One consequence of the Moon's orbit about the Earth is that the Moon can shadow the Sun's light as viewed from the Earth, or the Moon can pass through the shadow cast by the Earth. The former is called a solar eclipse and the later is called a lunar eclipse. The small tilt of the Moon's orbit with respect to the plane of the ecliptic and the small eccentricity of the lunar orbit make such eclipses much less common than they would be otherwise, but partial or total eclipses are actually rather frequent.

Frequency of Eclipses

For example there will be 18 solar eclipses from 1996-2020 for which the eclipse will be total on some part of the Earth's surface. The common perception that eclipses are infrequent is because the observation of a total eclipse from a given point on the surface of the Earth is not a common occurrence. For example, it will be two decades before the next total solar eclipse visible in North America occurs.

The next total solar eclipse will be on August 11, 1999, with the path of totality crossing the North Atlantic, Europe, the Middle East, and India. In this section we consider solar eclipses and in the next we discuss lunar eclipses.

Geometry of Solar Eclipses

The geometry associated with solar eclipses is illustrated in the following figure (which, like most figures in this and the next section, is illustrative and not to scale).

Geometry of solar eclipses

The shadow cast by the Moon can be divided by geometry into the completely shadowed umbra and the partially shadowed penumbra.

Types of Solar Eclipses

The preceding figure allows three general classes of solar eclipses (as observed from any particular point on the Earth) to be defined:
  1. Total Solar Eclipses occur when the umbra of the Moon's shadow touches a region on the surface of the Earth.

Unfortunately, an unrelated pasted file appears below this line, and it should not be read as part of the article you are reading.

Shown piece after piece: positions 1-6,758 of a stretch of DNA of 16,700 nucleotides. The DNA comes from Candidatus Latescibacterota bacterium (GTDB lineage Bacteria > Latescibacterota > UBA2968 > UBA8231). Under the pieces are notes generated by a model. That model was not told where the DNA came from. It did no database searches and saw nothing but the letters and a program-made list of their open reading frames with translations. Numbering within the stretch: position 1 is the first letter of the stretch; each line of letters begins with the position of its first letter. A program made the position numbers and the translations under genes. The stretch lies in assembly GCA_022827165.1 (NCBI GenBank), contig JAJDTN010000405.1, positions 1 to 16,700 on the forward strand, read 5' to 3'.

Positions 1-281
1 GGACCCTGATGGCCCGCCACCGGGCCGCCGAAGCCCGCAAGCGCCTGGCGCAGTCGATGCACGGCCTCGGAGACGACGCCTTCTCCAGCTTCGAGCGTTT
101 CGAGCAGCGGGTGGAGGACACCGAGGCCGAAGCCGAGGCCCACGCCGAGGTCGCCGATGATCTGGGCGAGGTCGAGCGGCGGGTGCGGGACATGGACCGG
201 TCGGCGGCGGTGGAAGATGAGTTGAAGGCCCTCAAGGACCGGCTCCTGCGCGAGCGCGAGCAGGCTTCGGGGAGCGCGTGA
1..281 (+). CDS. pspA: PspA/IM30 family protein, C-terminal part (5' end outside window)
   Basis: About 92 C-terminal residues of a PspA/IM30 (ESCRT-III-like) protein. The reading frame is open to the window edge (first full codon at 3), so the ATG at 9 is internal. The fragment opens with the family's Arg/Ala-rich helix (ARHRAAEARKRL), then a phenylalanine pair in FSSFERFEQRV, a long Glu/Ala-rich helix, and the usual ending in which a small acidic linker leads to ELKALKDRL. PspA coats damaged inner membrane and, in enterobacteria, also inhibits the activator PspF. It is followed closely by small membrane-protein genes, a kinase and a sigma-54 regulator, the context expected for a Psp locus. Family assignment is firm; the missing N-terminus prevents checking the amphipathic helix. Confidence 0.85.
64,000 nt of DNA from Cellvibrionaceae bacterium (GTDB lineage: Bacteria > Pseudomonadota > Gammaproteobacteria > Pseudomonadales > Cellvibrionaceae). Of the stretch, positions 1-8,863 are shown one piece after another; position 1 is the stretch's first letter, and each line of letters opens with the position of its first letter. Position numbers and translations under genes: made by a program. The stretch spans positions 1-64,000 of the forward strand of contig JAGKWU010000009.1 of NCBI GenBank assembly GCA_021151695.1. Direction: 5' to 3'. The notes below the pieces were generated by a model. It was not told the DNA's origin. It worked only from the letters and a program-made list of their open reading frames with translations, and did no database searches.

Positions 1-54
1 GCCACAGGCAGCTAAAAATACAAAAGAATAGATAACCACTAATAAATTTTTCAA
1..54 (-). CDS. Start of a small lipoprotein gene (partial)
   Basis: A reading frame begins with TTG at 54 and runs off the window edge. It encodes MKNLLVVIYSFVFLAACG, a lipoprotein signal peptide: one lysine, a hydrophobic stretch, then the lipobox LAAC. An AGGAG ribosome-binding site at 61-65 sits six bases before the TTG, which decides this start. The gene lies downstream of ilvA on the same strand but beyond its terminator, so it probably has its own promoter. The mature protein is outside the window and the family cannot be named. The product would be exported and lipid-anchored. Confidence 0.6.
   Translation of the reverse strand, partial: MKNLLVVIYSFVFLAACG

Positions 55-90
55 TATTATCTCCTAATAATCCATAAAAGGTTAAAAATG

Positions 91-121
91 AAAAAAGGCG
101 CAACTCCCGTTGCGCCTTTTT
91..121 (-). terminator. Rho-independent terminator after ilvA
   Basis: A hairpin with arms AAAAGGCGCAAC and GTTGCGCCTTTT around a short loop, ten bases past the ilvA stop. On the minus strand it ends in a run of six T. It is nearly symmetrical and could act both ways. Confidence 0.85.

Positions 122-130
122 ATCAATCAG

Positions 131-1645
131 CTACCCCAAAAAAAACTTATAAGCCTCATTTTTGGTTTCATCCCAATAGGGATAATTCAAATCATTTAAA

2. Partial Solar Eclipses occur when the penumbra of the Moon's shadow passes over a region on the Earth's surface.
  3. Annular Solar Eclipses occur when a region on the Earth's surface is in line with the umbra, but the distances are such that the tip of the umbra does not reach the Earth's surface.
As illustrated in the figure, in a total eclipse the surface of the Sun is completely blocked by the Moon, in a partial eclipse it is only partially blocked, and in an annular eclipse the eclipse is partial, but such that the apparent diameter of the Moon can be seen completely against the (larger) apparent diameter of the Sun.

A given solar eclipse may be all three of the above for different observers. For example, in the path of totality (the track of the umbra on the Earth's surface) the eclipse will be total, in a band on either side of the path of totality the shadow cast by the penumbra leads to a partial eclipse, and in some eclipses the path of totality extends into a path associated with an annular eclipse because for that part of the path the umbra does not reach the Earth's surface.

Total Solar Eclipses

A total solar eclipse requires the umbra of the Moon's shadow to touch the surface of the Earth. Because of the relative sizes of the Moon and Sun and their relative distances from Earth, the path of totality is usually very narrow (hundreds of kilometers across). The following figure illustrates the path of totality produced by the umbra of the Moon's shadow. (We do not show the penumbra, which will produce a partial eclipse in a much larger region on either side of the path of totality; we also illustrate in this figure the umbra of the Earth's shadow, which will be responsible for total lunar eclipses to be discussed in the next section.)

Solar eclipse (not to scale)